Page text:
> SHOSTAKOVICH complete symphonies Barshai [CH]: Classical CD Reviews- July2002 MusicWeb(UK)

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Dmitri SHOSTAKOVICH (1906-1975)
Symphony No.1 in F minor (1925) (recorded 1994)
Symphony No.2 "To October" (1927) (recorded 1995)
Symphony No.3 "First of May" (1929) (recorded 1994)
Symphony No.4 in C minor (1935-6) (recorded 1996)
Symphony No.5 in D minor (1937) (recorded 1996)
Symphony No.6 in B minor (1939) (recorded 1995)
Symphony No.7 in C major "Leningrad" (1941) (recorded 1992)
Symphony No.8 in C minor (1943) (recorded 1994-5)
Symphony No.9 in E flat major (1945) (recorded 1995-6)
Symphony No.10 in E minor (1953) (recorded 1996)
Symphony No.11 in G minor "The Year 1905" (1957) (recorded 1999)
Symphony No.12 in D minor "The Year 1917" (1961) (recorded 1995)
Symphony No.13 in B flat minor "Babi Yar" (1962) (recorded 2000)
Symphony No.14 (1969) (recorded 2000)
Symphony No.15 in A major (1971) (recorded 1998)
WDR Radio Chorus (2, 3), Choral Academy Moscow (13), Sergei Aleksashkin (bass) (13), Alla Simoni (soprano) (14), Vladimir Vaneev (bass) (14), WDR Symphony Orchestra, Cologne conducted by Rudolf Barshai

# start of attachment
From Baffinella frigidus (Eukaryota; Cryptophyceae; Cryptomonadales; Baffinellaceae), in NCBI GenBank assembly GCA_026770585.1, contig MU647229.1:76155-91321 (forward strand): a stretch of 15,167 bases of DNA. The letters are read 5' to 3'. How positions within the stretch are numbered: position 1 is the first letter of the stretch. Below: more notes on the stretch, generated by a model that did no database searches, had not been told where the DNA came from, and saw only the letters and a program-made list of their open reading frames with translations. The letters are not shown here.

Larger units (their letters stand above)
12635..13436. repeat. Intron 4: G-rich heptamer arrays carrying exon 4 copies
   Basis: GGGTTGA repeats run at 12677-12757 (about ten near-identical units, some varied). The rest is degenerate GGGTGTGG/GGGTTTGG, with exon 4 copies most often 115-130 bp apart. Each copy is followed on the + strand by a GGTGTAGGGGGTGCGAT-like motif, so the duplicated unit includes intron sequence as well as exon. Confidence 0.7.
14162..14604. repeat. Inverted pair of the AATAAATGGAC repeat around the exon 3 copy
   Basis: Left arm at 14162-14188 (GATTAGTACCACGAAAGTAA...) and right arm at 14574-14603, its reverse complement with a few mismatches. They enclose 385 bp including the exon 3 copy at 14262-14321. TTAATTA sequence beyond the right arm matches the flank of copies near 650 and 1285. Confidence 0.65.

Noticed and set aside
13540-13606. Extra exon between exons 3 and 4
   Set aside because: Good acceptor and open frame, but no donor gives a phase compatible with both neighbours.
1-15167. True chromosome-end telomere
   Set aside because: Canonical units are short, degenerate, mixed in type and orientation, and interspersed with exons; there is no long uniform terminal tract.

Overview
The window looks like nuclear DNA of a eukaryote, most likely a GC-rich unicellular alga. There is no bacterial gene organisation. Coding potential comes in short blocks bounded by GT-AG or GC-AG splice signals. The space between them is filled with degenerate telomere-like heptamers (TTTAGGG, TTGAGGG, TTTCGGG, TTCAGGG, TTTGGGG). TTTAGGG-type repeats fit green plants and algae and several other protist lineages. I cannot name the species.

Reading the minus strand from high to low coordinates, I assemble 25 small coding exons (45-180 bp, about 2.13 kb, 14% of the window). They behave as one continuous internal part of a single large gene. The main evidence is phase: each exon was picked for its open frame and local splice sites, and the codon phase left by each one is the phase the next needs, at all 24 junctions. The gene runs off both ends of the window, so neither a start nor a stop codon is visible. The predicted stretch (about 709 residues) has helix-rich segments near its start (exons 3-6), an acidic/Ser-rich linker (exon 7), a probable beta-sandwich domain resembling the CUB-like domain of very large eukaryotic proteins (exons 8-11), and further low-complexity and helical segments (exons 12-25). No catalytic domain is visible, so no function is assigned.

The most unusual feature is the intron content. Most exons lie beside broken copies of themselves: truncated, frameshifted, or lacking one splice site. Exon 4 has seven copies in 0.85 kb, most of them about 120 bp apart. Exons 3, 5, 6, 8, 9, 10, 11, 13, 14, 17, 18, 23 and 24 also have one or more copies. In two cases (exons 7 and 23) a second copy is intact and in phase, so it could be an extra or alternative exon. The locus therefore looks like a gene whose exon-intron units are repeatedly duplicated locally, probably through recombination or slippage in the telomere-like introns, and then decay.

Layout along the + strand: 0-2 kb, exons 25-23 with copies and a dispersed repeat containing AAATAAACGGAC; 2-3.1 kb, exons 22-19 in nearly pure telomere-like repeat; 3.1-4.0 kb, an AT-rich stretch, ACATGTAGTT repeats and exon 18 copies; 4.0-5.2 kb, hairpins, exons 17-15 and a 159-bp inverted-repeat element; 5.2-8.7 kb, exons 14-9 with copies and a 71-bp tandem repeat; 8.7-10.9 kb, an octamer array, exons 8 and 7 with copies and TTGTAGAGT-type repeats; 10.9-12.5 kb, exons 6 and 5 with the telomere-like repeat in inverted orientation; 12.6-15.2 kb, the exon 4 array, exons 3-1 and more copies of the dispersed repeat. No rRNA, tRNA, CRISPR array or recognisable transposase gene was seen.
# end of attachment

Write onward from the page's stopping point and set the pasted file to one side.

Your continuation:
DDD Stereo
Recorded in the Philharmonie, Cologne (recording dates for each symphony above)
BRILLIANT CLASSICS 6275-1/11 [11 CDs: 1,2,3 [75:03]; 4 [62:07]; 5,6 [77:27]; 7 [71:34]; 8 [64:01]; 9,10 [76:15]; 11 [60:01]; 12 [37:07]; 13 [62:47]; 14 [45:38]; 15 [37:54]]


The cheapest source is CD Selections £23 only in card cover
Crotchet sell the same set in proper jewel cases for £36

As you can see, this cycle was built up over a period of eight years. A review elsewhere of no. 7 (the discs are also coming out separately on the Regis label) states that they are live recordings. The documentation here says nothing to that effect and they certainly sound like studio recordings, clear but with the reverberation typical of a large empty hall. The same sound engineer, Siegfried Spittler, is named all through, and for most of the time the producer is Christoph Held, joined by Reiner (or Heiner, the covers canít make up their minds) Müller-Adolphi in nos. 7 and 8 and replaced by Hans-Martin Höpner in the last recordings (13 and 14). The results are consistently impressive, big and shattering in the climaxes without losing focus in the quieter sections.